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NCJRS Abstract

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NCJ Number: 220630 Find in a Library
Title: Regulating Prostitution: Social Inclusion, Responsibilization and the Politics of Prostitution Reform
Journal: British Journal of Criminology  Volume:47  Issue:5  Dated:September 2007  Pages:764-778
Author(s): Jane Scoular; Maggie O'Neill
Date Published: September 2007
Page Count: 15
Type: Legislation/Policy Analysis
Format: Article
Language: English
Country: United Kingdom
Annotation: This paper critically examines Great Britain's change in the regulatory framework for prostitution, which moves from "enforcement" (punishment) to "multiagency" (regulatory) responses.
Abstract: The first part of the paper reviews the ways in which the recent changes in the regulation of prostitution are based in new forms of governance. The focus is on the increased use of multiagency intervention designed to guide women out of prostitution according to guidelines specified in the Home Office's "A Coordinated Prostitution Strategy." The critique of this approach highlights the ways in which the regulations and their implementation mirror the traditional moral and political regulation of sex workers, which offers social acceptance to those who quit prostitution while continuing to criminalize and marginalize those who choose to work as prostitutes. The second part of the paper examines the politics of reforming the governance of prostitution based on an analysis of the complex experiences and cultures of sex workers. Sociological and criminological research has shown that involvement in street prostitution is an inherently social activity that stems from the conditions of women's lives and choices made as a result of those conditions. A thorough analysis of these conditions and the reasons for engaging in prostitution is essential for the development of a policy that serves the needs of these women as well as the needs and interests of mainstream society. Research should give attention to the abusive experiences of those in sex work that make them victims; public health issues for prostitutes, their clients, and the general public; and whether the inherent nature and effects of sex work are harmful to prostitutes, their clients, and society. As research explores these issues, the likelihood of developing an appropriate regulatory framework will increase. 1 figure, 57 references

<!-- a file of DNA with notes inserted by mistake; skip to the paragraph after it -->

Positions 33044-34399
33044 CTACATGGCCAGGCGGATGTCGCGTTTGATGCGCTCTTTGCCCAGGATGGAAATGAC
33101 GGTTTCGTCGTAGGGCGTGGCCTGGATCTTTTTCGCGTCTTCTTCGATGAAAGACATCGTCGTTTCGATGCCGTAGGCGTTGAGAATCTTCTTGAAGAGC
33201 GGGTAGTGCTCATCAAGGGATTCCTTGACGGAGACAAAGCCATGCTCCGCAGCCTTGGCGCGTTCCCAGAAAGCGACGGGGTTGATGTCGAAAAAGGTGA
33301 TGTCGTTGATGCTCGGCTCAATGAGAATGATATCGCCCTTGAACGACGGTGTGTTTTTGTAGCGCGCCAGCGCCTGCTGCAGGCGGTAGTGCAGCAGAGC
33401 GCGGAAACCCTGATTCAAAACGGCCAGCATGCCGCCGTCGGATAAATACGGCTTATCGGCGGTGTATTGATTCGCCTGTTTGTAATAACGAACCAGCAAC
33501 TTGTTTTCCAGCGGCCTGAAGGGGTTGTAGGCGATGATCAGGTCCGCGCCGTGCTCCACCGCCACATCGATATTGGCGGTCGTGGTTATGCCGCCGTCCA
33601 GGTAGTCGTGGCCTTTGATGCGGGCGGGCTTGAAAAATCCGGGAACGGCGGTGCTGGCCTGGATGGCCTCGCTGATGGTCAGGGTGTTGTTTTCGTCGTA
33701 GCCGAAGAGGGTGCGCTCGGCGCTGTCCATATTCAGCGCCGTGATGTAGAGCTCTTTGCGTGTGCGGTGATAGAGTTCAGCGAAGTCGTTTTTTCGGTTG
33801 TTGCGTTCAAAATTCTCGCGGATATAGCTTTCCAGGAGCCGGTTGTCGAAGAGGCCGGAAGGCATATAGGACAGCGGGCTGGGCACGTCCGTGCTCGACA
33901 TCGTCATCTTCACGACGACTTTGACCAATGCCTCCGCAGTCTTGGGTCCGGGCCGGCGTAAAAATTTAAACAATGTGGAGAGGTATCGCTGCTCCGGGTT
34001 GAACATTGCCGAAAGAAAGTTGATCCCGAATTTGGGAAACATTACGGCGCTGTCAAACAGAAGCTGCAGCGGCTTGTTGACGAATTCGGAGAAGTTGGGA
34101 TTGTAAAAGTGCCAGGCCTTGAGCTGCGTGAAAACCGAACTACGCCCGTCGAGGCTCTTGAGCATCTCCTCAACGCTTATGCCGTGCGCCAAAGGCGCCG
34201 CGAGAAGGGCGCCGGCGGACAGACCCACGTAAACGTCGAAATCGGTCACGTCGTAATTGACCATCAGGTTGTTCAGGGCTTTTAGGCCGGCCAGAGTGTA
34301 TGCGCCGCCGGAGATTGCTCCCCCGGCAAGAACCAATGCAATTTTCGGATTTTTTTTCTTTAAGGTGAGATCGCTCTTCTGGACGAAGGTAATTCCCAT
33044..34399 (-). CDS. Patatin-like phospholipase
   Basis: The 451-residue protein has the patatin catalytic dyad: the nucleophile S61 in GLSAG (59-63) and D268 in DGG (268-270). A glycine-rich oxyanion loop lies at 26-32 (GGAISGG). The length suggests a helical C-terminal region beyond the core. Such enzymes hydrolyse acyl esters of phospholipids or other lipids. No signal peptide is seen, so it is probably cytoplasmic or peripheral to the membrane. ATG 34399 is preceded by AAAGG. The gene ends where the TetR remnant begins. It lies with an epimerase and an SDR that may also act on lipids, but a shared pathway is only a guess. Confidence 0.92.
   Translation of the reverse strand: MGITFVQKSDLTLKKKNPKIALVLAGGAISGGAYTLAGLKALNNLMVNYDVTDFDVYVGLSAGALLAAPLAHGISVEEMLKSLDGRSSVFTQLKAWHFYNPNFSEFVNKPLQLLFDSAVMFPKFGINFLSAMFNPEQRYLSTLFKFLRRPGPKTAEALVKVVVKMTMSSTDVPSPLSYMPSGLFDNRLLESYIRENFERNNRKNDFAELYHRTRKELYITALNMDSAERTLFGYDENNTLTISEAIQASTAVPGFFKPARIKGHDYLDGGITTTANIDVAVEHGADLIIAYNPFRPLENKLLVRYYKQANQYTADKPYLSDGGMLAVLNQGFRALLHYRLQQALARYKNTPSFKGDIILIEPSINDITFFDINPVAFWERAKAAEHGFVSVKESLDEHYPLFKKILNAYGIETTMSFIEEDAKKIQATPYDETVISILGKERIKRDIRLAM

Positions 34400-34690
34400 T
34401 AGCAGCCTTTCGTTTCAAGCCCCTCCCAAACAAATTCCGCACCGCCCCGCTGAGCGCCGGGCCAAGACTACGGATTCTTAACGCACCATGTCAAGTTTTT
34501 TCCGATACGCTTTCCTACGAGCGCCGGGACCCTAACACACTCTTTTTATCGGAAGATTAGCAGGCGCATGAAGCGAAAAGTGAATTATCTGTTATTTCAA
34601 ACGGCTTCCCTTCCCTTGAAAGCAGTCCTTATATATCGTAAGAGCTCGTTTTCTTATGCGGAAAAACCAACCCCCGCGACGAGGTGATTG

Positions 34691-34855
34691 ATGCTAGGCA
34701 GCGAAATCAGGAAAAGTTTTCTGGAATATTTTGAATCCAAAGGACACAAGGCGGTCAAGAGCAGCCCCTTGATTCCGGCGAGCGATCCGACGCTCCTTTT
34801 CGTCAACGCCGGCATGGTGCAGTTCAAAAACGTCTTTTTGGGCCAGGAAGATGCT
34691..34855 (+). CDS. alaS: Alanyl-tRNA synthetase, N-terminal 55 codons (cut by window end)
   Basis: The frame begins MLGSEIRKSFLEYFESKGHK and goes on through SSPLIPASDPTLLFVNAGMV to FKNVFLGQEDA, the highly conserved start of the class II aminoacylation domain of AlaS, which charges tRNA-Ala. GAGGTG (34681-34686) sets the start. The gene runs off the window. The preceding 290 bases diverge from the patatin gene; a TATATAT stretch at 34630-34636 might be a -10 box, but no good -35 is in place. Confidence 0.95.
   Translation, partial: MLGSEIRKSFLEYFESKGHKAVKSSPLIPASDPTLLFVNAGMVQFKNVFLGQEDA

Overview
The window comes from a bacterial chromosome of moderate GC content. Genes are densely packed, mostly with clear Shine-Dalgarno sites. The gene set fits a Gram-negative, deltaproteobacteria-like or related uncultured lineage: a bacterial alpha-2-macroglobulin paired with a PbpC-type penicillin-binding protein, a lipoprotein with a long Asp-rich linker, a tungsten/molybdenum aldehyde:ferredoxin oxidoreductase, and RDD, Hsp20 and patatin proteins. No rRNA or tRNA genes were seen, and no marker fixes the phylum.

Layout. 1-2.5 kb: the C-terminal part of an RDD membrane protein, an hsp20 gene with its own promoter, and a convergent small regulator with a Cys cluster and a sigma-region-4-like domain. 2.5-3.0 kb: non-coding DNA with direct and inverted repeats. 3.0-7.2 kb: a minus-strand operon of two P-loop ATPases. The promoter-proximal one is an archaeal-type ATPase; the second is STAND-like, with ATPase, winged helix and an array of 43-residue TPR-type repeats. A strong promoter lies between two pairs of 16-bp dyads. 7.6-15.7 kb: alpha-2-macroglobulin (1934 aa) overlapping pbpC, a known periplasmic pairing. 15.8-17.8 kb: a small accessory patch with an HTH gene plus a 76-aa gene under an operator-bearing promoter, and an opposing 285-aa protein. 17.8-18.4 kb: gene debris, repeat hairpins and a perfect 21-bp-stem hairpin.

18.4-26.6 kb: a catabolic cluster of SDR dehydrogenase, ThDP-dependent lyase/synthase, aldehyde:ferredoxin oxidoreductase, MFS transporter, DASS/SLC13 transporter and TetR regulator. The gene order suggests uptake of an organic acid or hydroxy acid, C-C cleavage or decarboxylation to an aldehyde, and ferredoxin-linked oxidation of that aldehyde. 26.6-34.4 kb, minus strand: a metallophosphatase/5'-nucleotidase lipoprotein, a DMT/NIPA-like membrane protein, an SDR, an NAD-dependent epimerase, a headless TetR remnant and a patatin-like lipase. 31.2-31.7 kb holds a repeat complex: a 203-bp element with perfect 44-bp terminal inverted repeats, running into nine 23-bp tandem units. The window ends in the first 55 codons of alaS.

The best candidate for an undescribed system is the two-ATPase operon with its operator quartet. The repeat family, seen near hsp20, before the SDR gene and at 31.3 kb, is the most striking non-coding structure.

Main Term(s): Criminology
Index Term(s): Foreign laws; Interagency cooperation; Law reform; Political influences; Prostitution; Regulations
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